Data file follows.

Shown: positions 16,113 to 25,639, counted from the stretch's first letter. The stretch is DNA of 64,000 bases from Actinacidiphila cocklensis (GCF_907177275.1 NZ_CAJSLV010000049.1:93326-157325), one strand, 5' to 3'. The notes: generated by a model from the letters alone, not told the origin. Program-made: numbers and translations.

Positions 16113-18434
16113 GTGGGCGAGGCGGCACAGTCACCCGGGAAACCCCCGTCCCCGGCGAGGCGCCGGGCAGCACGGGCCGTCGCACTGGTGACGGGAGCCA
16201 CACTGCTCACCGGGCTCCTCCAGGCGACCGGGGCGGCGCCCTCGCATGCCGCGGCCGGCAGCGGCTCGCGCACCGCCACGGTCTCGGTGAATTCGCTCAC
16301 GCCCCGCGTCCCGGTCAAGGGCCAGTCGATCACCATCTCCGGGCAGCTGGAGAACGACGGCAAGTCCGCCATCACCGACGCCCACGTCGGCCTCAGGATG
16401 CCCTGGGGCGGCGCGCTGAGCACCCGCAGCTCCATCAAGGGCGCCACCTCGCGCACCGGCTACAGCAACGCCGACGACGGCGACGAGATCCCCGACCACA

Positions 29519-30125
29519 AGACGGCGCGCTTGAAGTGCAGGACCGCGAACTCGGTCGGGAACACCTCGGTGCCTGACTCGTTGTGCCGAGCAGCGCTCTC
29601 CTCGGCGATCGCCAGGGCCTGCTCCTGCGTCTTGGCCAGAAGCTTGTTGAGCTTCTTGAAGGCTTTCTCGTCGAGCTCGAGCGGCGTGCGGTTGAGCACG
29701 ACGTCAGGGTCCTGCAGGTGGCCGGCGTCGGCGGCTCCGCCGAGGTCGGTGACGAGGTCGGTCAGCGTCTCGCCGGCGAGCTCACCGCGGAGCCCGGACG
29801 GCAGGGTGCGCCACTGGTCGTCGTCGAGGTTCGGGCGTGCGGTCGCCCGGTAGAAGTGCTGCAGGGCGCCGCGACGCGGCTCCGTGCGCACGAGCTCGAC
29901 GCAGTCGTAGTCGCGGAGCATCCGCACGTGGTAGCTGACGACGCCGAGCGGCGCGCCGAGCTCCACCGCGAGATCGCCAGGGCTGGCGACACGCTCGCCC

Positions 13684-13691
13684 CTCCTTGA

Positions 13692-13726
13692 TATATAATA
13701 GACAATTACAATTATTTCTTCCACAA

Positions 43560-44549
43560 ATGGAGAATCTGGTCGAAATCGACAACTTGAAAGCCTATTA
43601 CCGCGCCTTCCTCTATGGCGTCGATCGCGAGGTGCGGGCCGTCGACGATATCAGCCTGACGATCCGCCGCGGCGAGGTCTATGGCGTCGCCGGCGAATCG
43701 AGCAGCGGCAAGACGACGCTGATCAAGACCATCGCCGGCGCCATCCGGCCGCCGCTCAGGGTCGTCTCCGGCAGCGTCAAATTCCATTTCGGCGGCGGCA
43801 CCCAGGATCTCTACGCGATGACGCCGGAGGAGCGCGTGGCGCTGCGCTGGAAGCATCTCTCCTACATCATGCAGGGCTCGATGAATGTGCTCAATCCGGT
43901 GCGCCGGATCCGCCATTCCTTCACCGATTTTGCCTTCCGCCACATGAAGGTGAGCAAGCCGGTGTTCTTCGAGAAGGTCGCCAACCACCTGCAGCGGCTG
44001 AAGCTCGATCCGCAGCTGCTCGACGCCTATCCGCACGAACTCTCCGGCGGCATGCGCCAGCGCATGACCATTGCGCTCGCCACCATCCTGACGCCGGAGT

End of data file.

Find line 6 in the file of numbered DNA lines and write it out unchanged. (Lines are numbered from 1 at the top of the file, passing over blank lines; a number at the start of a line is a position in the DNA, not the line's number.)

16401 CCCTGGGGCGGCGCGCTGAGCACCCGCAGCTCCATCAAGGGCGCCACCTCGCGCACCGGCTACAGCAACGCCGACGACGGCGACGAGATCCCCGACCACA